We’ve all heard the maxim change is difficult. The reasons that change is hard are far too numerous to discuss in a single blog posting. My intent here is to specifically focus on organizational agile transformations and the difficulty of changing culture. Additionally, I want to leave you with some hope. While it is difficult, it is not impossible. There are steps that you can take as an individual that can help the organization as a whole move in the right direction. The 2013 VersionOne State of Agile Survey indicates the top three reasons cited by practitioners for adopting agile... Read More»

What’s the biggest risk an IT project manager faces?
By J LeRoy Ward
We’ve all read the grim statistics regarding IT projects. For years, such highly respected organizations as Standish, Gartner, Forrester, the Government Accountability Office, and others, have reported high failure and abysmally low success, rates. Failed projects usually have three common characteristics: they are completed far in excess of their original budget, are delivered way behind schedule, and often fail to satisfy even the basic functional requirements demanded by their intended recipients. The list of root causes for IT project failure often reads like a rap sheet of a serial offender. The causes are almost always the same, but change in... Read More»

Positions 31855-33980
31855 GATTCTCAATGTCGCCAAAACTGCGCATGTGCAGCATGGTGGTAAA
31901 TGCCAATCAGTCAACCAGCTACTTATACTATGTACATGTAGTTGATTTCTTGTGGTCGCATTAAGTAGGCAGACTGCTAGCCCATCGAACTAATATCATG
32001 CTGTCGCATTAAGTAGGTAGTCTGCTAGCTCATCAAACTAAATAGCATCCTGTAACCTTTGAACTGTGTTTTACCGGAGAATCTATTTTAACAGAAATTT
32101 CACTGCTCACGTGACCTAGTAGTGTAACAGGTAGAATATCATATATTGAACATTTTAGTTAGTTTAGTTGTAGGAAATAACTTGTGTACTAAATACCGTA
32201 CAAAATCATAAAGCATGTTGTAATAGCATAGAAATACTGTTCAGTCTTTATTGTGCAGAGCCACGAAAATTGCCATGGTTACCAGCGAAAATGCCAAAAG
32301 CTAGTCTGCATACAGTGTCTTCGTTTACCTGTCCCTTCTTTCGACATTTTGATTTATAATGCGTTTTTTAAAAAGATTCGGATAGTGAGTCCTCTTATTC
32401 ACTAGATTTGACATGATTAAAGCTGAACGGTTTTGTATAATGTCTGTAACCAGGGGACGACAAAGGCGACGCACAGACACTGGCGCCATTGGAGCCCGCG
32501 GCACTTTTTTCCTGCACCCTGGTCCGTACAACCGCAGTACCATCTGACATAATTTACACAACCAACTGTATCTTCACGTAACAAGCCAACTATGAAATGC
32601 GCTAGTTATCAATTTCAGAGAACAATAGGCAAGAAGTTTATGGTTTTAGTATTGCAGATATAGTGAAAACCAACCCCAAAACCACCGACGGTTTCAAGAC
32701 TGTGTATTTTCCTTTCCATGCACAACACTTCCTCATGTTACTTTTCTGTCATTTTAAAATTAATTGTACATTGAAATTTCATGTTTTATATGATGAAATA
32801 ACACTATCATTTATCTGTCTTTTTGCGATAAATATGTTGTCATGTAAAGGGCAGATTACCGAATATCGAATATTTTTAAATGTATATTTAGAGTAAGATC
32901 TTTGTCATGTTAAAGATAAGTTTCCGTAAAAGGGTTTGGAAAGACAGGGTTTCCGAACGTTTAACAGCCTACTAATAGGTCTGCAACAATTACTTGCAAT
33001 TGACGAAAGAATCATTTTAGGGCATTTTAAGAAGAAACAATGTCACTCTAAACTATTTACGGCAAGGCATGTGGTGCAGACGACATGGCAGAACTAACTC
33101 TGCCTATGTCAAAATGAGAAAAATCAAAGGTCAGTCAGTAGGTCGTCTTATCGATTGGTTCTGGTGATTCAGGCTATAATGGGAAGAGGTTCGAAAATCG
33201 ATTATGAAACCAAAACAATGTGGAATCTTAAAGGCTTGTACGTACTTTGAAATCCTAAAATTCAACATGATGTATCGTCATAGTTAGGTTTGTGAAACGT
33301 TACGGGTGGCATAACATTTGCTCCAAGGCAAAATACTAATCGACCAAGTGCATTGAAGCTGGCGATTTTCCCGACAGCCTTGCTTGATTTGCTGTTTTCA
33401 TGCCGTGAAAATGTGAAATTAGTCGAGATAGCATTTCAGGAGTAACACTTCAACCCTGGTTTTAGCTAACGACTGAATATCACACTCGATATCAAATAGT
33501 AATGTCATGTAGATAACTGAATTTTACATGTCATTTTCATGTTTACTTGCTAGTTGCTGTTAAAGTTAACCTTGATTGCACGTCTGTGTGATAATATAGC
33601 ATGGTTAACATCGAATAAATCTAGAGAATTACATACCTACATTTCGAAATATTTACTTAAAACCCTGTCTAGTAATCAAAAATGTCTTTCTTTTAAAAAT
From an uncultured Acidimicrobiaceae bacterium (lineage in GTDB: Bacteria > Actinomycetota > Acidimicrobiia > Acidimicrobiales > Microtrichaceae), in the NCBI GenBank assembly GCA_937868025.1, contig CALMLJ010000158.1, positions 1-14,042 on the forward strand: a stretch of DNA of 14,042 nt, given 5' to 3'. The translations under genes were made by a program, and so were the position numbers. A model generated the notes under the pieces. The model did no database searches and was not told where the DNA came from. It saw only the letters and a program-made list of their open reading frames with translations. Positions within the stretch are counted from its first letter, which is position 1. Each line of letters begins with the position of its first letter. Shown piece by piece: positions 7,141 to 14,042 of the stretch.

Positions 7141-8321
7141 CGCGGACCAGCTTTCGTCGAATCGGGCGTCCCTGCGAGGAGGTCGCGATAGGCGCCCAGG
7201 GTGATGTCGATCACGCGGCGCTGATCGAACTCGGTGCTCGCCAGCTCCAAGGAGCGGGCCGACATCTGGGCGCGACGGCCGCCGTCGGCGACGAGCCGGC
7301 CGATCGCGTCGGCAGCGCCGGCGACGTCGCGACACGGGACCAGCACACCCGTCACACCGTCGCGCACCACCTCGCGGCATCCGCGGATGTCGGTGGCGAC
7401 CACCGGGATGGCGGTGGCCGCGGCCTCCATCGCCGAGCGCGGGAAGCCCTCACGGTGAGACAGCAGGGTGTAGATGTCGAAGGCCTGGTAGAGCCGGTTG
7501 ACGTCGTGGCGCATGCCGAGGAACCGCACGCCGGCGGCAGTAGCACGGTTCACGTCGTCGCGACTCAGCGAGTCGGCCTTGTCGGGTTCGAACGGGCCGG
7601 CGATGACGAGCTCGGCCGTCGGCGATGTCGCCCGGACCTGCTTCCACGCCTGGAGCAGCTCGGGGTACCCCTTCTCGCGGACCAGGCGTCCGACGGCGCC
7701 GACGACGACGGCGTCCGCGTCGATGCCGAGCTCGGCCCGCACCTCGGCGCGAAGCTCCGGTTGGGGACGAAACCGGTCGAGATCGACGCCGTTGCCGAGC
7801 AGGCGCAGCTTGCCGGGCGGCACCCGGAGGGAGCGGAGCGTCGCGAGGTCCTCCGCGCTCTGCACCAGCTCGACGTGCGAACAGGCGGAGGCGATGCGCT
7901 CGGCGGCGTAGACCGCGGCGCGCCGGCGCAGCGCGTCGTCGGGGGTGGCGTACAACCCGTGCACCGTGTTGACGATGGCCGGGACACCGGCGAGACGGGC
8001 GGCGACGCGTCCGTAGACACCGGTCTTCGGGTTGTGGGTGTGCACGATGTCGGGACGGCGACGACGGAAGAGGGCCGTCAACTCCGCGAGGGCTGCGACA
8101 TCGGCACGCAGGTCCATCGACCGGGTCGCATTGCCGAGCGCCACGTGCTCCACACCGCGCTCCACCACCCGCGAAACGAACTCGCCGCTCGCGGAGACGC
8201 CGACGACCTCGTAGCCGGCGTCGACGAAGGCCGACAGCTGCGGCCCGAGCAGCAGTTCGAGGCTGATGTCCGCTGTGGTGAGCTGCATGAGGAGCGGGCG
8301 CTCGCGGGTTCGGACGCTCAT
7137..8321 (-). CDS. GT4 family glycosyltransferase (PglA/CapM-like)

Why no one wants to identify risks
By Cinda Voegtli